6

How to decide if a place is safe to travel for a vacation during these corona times? I found a few helpful sites, which track safe places to travel like this blog post. But these posts get outdated quickly.

I am not looking for a list of the safest places to visit. It is impossible to get a good list as things keep changing everyday. Instead, given the dynamic nature of the current situation I am looking for a methodology/process/check-list, that one can follow to research and decide a safe place by oneself. For example, making sure the place has a mandatory mask policy can be one of things in the check-list.

I am looking for a comprehensive check-list that has worked for some of you. Some of you would have already travelled, your experience would really be usefull. Those who are desperate to travel, risk making uninformed decisions without a effective process/check-list to follow when deciding a place. Hopefully the answers would help many of us in making the right travel choices.

9
  • 4
    What’s your definition of “safe”? According to worldometers.info/coronavirus there are 10 countries and territories without any active cases. Most of them probably won’t let you in without a lengthy and strict quarantine, if at all. Most of them are isolated enough that you won’t be able to get there without going through another country which may not let you through. You may have to quarantine when getting back home. You may watch the virus en route. The safest thing is to stay at home. And open the windows.
    – jcaron
    Oct 24 '20 at 21:12
  • I would like to go on vacation. But do it only if it's safe.
    – pauljeba
    Oct 25 '20 at 6:30
  • 2
    I voted to re-open as the question is now a lot clearer. But remember that travel for fun is not safe until the COVID 19 crisis is really over. Each travel does bring the risk of spreading the virus, even when careful.
    – Willeke
    Oct 25 '20 at 9:59
  • 4
    I will soon be traveling in corona time. Here's how I chose where to go -- it was where I was needed for urgent family reasons. If you could go anywhere at all, don't go. Wait. It's really that simple. Oct 25 '20 at 13:13
  • 5
    Did you consider that what makes some countries safe is by not exposing them to travelers such as yourself? Oct 25 '20 at 22:59
17

It's a simple process:

  1. Find out if I am allowed to travel there from my home country
  2. If I am, don't go there. Such lax restrictions means this destination is open to a new wave of infections, and so is not safe.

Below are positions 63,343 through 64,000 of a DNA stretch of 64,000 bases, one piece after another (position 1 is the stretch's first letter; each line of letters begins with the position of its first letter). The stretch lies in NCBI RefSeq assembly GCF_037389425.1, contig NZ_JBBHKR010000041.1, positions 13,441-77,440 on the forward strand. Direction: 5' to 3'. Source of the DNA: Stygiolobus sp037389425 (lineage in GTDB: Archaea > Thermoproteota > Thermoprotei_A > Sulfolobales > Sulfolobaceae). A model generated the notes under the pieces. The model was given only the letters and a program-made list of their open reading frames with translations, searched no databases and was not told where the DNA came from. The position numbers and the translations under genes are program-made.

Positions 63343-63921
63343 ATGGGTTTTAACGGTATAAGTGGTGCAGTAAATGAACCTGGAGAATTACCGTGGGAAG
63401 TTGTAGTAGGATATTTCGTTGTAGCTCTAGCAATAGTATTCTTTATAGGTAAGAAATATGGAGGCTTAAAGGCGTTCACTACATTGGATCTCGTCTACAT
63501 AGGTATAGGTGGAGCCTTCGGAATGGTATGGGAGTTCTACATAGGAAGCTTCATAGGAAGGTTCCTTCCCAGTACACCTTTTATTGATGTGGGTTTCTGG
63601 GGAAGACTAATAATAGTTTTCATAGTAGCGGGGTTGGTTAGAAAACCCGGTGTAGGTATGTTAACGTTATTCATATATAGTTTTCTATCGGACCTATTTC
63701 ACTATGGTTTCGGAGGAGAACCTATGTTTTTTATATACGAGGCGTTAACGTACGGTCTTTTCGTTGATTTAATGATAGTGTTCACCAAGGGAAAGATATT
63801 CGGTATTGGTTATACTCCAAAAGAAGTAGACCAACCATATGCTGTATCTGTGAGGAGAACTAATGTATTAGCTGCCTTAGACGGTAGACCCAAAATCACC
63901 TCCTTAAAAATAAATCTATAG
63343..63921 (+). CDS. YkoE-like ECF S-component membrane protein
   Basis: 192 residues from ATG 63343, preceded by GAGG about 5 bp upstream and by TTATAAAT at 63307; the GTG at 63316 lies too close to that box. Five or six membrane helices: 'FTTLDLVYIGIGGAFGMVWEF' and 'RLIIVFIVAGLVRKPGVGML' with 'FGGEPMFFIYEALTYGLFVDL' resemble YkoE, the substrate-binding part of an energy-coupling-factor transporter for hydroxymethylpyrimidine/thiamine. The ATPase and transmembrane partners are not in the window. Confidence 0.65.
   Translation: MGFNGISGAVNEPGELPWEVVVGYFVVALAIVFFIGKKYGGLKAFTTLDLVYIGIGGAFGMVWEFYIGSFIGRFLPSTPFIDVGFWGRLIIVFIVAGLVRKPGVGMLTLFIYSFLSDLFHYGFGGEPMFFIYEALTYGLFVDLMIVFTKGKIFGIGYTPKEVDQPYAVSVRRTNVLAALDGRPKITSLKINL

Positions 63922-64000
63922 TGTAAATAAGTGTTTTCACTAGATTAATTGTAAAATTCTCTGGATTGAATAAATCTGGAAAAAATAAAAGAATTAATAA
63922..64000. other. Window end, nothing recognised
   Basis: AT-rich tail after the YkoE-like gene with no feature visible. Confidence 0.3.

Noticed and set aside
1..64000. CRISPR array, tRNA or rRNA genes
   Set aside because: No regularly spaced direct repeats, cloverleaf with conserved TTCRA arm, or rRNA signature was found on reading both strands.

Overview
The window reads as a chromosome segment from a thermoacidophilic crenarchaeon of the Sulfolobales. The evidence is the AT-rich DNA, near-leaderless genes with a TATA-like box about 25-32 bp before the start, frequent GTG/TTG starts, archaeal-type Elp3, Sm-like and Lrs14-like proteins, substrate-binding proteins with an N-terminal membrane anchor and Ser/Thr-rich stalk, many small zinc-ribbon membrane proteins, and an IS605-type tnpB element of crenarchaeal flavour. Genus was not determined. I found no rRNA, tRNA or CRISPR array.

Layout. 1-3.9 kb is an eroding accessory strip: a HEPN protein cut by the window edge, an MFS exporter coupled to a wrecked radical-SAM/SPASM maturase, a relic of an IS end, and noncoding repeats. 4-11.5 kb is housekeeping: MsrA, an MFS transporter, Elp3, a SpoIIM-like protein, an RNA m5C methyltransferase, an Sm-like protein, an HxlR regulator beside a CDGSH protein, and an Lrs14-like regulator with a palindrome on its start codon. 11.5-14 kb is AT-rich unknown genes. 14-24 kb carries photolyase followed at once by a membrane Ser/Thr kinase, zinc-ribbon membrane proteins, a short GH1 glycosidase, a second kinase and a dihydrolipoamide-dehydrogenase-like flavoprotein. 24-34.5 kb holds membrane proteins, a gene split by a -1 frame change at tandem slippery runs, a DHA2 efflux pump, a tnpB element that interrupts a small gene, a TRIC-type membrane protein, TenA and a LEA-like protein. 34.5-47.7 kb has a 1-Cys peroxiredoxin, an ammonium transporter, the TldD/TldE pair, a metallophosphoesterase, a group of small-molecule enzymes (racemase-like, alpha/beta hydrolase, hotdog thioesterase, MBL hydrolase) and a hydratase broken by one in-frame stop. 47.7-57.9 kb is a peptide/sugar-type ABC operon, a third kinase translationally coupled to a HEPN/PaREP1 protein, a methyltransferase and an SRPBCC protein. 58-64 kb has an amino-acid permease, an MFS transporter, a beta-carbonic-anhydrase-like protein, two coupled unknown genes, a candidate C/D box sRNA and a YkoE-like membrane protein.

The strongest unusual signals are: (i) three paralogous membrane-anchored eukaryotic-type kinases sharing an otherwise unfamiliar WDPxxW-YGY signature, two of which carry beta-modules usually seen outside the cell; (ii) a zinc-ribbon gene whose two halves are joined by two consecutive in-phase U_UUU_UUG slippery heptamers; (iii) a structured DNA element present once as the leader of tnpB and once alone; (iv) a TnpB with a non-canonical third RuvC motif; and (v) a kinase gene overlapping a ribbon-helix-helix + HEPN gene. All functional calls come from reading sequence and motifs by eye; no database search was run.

The only exception is if your own country is in a very low risk of infection and in a "bubble" with the destination.

4
  • 9
    +1 for applying Groucho Marx Theory to COVID: goodreads.com/quotes/… Oct 26 '20 at 1:43
  • 1
    I understand your perspective. That's the common knowledge. I recommend the same. I am trying to find out some (out of the box) perspective that only a few people know, that we are not aware of.
    – pauljeba
    Oct 26 '20 at 14:41
  • If they did exist, and I told you about them, then they wouldn't exist any more because then everybody would know about them. Then they would all go there and the place would become infected. Oct 26 '20 at 14:50
  • 1
    This may apply for North Americans but in Europe we still have relatively open borders (though a log of quarantine rules). Letting someone else in is not a sign of lax rules but more of accepting the interconnectedness of european life
    – Manziel
    Oct 27 '20 at 16:01
5
+100

Having recently returned form vacation, allow me to offer the opposite perspective on travel as the other answer. Having postponed two trips earlier in the year due to airline cancellations and covid restrictions, I pushed my vacation dates as far as possible to increase my odds of safe travel but eventually came the deadline when the choice was between using my vacation days or losing them. Depending on the law where you are, it is possible you are faced with the same situation.

Normally, travelling is nothing but exciting for me but this time I was incredibly worried and repeatedly checked things to reassure myself that my safety while travelling was similar to that of staying home.